Book Review: BLOOD, INK, & FIRE by Ashley Mansour

Blood, Ink, & Fire series by Ashley Mansour has a rough start with book one

***This e-book of Blood, Ink, & Fire was given to me by NetGalley for an honest review***

This is not the first book I’ve read this year where having a book was a crime. There’s a certain appeal to reading a story that pretty much makes the reader relate to it quite easily. So, it wasn’t hard to get myself to read Blood, Ink, & Fire.

Blood, Ink, & Fire cover Blood, Ink, & Fire is the debut novel of author Ashley Mansour. I’m sure a new author’s first book release can be nerve-racking, so I’ll try to be as honest as I can while being tactful about it.

The book gets off to a nice start. The prologue gives us some idea of what’s happened to the world, although it may be a bit disorienting, especially with the names of the characters involved, but there’s a reason for that, and you get to know about those people throughout the book.

Then we meet Noelle. It’s the day before she goes through a life-changing process. It’s supposed to be a good thing, to help her integrate better with her society, the United Vale of Fell. But after meeting with her best friend, John, and uttering phrases around her parents and grandfather which show she can read, we find that she’s in danger. Reading is illegal. In fact, she shouldn’t be able to read since she’s never been taught to do so, and no words are allowed visible anywhere in Fell.

After she’s found out by Vale’s big-brother (or maybe big-sister) online interactive and integrative system, she knows that something’s wrong and she has to leave Fell to see her best friend, who lives outside of Fell’s society.

From that point on, she goes on a dangerous journey that takes her to not only to John’s Sovereign society, but the rest of the Sovereigns outside of Fell. And she has to do so while escaping the hands of Fell’s security, including one insistent soldier named Scythe.

I found the premise to be intriguing and while I read the whole book, I couldn’t say that I felt really wrapped into it. There were some exciting parts and some decent characterization of those that she meets through her journey. Noelle’s journey takes to her meet some of the people that we read about in the Prologue and interspersed throughout. Each Sovereign we visit brings about a new challenge as they definitely do not run the same way.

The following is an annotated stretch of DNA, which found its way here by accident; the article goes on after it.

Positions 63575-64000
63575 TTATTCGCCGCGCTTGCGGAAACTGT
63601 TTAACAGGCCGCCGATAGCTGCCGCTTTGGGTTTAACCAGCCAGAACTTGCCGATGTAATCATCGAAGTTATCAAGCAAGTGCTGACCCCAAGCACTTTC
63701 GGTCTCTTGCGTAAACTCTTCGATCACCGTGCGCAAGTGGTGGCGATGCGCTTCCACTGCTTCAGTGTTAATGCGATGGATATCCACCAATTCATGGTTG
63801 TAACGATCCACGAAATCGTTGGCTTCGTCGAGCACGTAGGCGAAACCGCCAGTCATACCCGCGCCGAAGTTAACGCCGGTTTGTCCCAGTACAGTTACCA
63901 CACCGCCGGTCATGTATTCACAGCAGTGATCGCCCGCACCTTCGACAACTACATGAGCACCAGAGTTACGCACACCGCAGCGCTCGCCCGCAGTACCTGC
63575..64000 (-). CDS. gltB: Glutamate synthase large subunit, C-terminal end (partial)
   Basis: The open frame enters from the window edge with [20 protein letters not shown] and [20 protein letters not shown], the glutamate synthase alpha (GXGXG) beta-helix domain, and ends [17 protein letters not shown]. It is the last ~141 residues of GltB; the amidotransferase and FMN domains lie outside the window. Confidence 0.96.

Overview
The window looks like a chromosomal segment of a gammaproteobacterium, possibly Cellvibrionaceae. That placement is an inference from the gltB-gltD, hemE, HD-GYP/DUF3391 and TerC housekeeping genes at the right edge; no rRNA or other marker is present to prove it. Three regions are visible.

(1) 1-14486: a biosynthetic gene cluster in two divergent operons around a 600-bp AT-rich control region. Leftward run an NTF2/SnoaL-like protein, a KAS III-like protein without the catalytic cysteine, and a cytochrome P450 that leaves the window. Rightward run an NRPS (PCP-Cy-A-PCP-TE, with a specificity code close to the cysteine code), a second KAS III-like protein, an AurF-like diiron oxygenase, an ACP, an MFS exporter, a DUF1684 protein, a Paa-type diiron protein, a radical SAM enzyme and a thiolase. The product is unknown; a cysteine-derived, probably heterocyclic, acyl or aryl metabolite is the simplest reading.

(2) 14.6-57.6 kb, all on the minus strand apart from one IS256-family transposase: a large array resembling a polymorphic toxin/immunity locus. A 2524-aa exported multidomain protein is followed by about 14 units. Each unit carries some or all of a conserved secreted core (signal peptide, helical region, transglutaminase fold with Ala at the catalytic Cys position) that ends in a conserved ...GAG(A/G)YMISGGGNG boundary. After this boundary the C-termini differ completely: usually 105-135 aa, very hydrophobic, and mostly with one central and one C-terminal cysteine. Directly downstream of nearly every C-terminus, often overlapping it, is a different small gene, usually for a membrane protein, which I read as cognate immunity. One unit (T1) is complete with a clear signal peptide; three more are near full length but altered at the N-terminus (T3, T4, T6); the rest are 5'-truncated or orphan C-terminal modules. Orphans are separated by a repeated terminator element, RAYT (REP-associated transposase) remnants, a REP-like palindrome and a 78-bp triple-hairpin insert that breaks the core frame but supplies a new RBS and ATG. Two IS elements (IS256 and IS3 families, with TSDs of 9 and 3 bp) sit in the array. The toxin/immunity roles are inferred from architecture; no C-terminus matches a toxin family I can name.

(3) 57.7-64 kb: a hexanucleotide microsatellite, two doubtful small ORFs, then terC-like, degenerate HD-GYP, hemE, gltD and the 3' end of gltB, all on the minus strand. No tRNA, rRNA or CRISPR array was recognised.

One thing to mention is that Noelle is not on this journey alone. Her traveling companion, Ledger, has a major part to play in her purpose in traveling to these different Sovereigns. They find their connection to each other hard to maintain a strictly platonic relationship as their attraction to one another grows stronger.

Now, as interesting as the story was in some parts, other parts didn’t feel as put together. Basically, the pacing felt very rocky, much like the roads outside of Fell.  There were many times that the story, especially with her traveling from one place to another, didn’t segue as well as it could have.

As far as the characters go, I think the only one that I really want to get to know more of was Ledger. Noelle being the main character was very frustrating at times because there were times I thought she understood her role in all of what was going on around her, but then she’d revert back to denying it. It was annoying, quite frankly. Thus Ledger, who we could only get a few chapters from his perspective, was the one I wanted more of.

The different Sovereign societies were interesting in that they dealt with being outside of Fell in their own ways.  The goal of getting a certain series of books (kind of like trying to find the Horcruxes in Harry Potter in the Deathly Hallows) made was supposed to feel vastly important, and I don’t know if I really felt the real importance of them, even knowing what books they were.

I have to admit, there were some emotional moments in the book that I’d want to explore more between the characters, so there’s that.  But I’m not sure if there will be a book two as there’s no word on if this is going to actually be a series.

All in all, although Blood, Ink, & Fire has some interesting motives and potential, I think the writing needs more work to give the rest of the series (if there will be a series) more fluidity and better pacing. At times, it felt like the author was trying to pull words from too many other popular YA books to get the same feel, but somewhat missed the target.

My Grade: C 

By Molly

Molly is a proud Canadian who is currently attending university in Scotland. She loves to read, write, watch films, and talk about Sarah J. Maas books. If not snuggled up with a book, Molly can usually be found tapping at the dance studio, or writing yet another essay.

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